I graduated when I was 17 years old, and was married by the time I was 19. By the age of 23 I had given birth to 3 children. I had a fascination with pens, pencils, and paper. I always had to have them in the house and with me at all times. I didn't know why and I didn't know what to do with them. I just had to have them.

We didn't travel much and we never traveled far, but whenever we did I would take my pens or pencils, and paper with me. I would write down weird and unusual street names, names of towns we went through and the unique names of people we would meet. I bought baby name books when I wasn't pregnant, and collected useless information from whatever source was available. I just knew I would need it all, someday.


After 10 years I realized I didn't love the man I had been sharing a bed with since the age of 19. I packed my belongings, took my children and said goodbye. Two of my children were school age and every year when I bought them school supplies, I made sure to buy pens and at least one notebook for myself. I didn't know why.

Should Equal Rights be protected by law?

See results

After a couple more years I found myself working as an Administrative Assistant in the customer service department of a small insurance company. One of my job duties was typing the weekly staff meeting minutes. I was continually surprised to hear a colleague say, "I love your writing style!" I had no idea what she was referring to - it was the staff meeting minutes! After that I began noticing some of the representatives in the department were anxiously waiting for me when I walked through to hand out the minutes. Week after week I would see the same people take the paper from my hand and scan the typewritten words with anticipation.

At one point my boss said

"You should be a writer."

While I was working as an Administrative Assistant, I entered into a deep depression. One I didn't think I would ever find my way out of. I took my notebook and began writing. What ended up on the pages looked like something a kindergartner would have written. All the anger, sadness, pain and hatred I had kept inside myself for 30 years were scribbled into an illegible mess. New Years Eve that year, I took my notebook outside and burned it at midnight while reading a poem I had written. I don't remember the entire poem, only these two lines:

I will never forget this year, or the pain I have endured

I will never forget, but I will move onward

— Rafini

Shortly after this I discovered hardcover journals at the dollar store. I bought a bunch of them, all at once, and began writing in them every day - with multi-colored pens. My journals took me back through my childhood angers and hurts, and threw me into the realities of my 10 year long, miserable, marriage. My journals taught me there is always two sides to every story, as I'm sure my ex-husband would not agree with anything I wrote down as an experience. My journals also taught me it isn't worth it to argue over perceptions, unless there is something valuable at stake.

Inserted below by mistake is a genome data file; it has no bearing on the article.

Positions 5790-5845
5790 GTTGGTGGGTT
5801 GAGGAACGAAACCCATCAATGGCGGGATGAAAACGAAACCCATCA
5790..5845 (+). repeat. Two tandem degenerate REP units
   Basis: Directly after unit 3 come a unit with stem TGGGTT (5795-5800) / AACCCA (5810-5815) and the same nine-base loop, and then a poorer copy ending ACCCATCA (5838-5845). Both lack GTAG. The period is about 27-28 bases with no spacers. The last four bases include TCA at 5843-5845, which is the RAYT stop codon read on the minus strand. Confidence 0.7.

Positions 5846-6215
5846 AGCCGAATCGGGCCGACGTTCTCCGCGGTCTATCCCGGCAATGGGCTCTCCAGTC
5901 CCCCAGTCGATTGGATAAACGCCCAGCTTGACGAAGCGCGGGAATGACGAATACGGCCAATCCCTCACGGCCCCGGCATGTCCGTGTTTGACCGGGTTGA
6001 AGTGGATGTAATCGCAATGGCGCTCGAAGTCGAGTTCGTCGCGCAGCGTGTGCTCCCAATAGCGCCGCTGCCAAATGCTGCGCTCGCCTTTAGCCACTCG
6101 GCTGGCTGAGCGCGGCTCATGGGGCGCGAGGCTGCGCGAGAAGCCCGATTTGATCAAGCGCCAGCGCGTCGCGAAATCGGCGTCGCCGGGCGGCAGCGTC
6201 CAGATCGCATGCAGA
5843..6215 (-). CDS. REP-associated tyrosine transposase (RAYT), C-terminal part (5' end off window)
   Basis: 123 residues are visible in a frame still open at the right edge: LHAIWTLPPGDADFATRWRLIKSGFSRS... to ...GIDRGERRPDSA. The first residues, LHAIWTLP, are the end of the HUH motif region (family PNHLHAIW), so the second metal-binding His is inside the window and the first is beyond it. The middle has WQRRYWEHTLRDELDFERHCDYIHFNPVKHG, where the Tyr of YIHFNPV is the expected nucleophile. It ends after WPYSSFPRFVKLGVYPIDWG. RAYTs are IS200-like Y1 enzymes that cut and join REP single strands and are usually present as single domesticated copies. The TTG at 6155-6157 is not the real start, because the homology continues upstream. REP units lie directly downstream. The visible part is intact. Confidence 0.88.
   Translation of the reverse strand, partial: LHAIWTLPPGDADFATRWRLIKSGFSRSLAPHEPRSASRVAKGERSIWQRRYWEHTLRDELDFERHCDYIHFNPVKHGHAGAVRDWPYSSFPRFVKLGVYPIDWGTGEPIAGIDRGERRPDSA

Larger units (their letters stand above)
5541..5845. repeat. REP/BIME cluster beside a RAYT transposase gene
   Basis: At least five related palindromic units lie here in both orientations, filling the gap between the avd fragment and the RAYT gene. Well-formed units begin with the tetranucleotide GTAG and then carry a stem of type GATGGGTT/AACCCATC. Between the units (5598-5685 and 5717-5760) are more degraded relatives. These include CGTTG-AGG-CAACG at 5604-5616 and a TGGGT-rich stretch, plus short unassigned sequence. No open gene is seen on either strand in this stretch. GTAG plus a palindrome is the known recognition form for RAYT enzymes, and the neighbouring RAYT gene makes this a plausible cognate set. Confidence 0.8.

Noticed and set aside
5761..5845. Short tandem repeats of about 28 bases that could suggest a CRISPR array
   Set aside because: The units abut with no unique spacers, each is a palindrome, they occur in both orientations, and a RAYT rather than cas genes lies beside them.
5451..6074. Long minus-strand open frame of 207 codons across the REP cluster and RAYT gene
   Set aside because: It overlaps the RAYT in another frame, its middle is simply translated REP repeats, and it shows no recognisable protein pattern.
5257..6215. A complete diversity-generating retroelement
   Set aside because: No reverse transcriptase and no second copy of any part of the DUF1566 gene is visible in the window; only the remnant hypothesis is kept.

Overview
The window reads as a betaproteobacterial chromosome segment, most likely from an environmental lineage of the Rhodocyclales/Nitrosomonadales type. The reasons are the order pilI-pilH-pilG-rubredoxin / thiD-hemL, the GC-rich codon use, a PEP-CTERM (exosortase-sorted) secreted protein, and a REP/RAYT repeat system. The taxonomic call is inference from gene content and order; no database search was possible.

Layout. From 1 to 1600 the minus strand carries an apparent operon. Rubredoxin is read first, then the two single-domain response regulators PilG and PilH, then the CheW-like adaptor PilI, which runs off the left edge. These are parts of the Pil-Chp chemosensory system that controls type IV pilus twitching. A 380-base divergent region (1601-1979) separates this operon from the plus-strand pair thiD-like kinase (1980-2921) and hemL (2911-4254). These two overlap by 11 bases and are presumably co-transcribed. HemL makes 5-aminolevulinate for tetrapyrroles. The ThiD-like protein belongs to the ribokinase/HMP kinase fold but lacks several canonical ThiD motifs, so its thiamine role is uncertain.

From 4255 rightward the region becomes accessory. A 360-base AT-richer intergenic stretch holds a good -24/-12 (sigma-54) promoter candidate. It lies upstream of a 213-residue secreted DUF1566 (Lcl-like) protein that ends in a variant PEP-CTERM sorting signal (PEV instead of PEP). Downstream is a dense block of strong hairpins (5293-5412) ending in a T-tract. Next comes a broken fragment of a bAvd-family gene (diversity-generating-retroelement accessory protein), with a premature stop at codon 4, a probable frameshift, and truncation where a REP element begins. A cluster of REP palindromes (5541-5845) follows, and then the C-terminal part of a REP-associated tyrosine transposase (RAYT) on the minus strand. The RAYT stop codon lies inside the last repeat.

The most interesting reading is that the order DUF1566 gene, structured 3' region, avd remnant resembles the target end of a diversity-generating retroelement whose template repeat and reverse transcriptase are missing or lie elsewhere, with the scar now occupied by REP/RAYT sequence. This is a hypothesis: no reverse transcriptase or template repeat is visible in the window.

Ten years later, shortly after I learned the Equal Rights Amendment was never signed into law, I am beginning to write for the joy of writing and to become the writer I always wanted to be.

Comments

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  • Rafini profile image
    Author

    Rafini 5 years ago from Somewhere I can't get away from

    It came as a shock to me too. Thanks for stopping by and commenting.

    (sorry it took so long for me to respond - my email notifications don't seem to be working right no matter what I do.)

  • Daniella Lopez profile image

    Danielle Lopez Newcomb 5 years ago from Arkansas

    I didn't know the ERA was never signed into law! Very informative hub. Thanks for sharing. :) Voted up.

  • Rafini profile image
    Author

    Rafini 7 years ago from Somewhere I can't get away from

    wingedcentaur - Hello! :-)

    I don't remember the self-devaluation forum very well, but I agree with you. Some people are born at the wrong time and I keep changing my mind regarding my own birth. lol

    You're right about me and my mother. She chose her life and influenced mine accordingly, I guess. She died 13 years ago and I never asked the questions I needed answered. Oh well, that's what happens when mother and daughter don't get along. :/ Someday, when I know what I'm doing, (how to write a real story, I mean, lol) I plan on writing her story. Know idea how, yet, but I'm gonna do it!

    Thanks for reading, commenting, and the vote. :-)

  • wingedcentaur profile image

    William Thomas 7 years ago from That Great Primordial Smash UP of This and That Which Gave Rise To All Beings and All Things!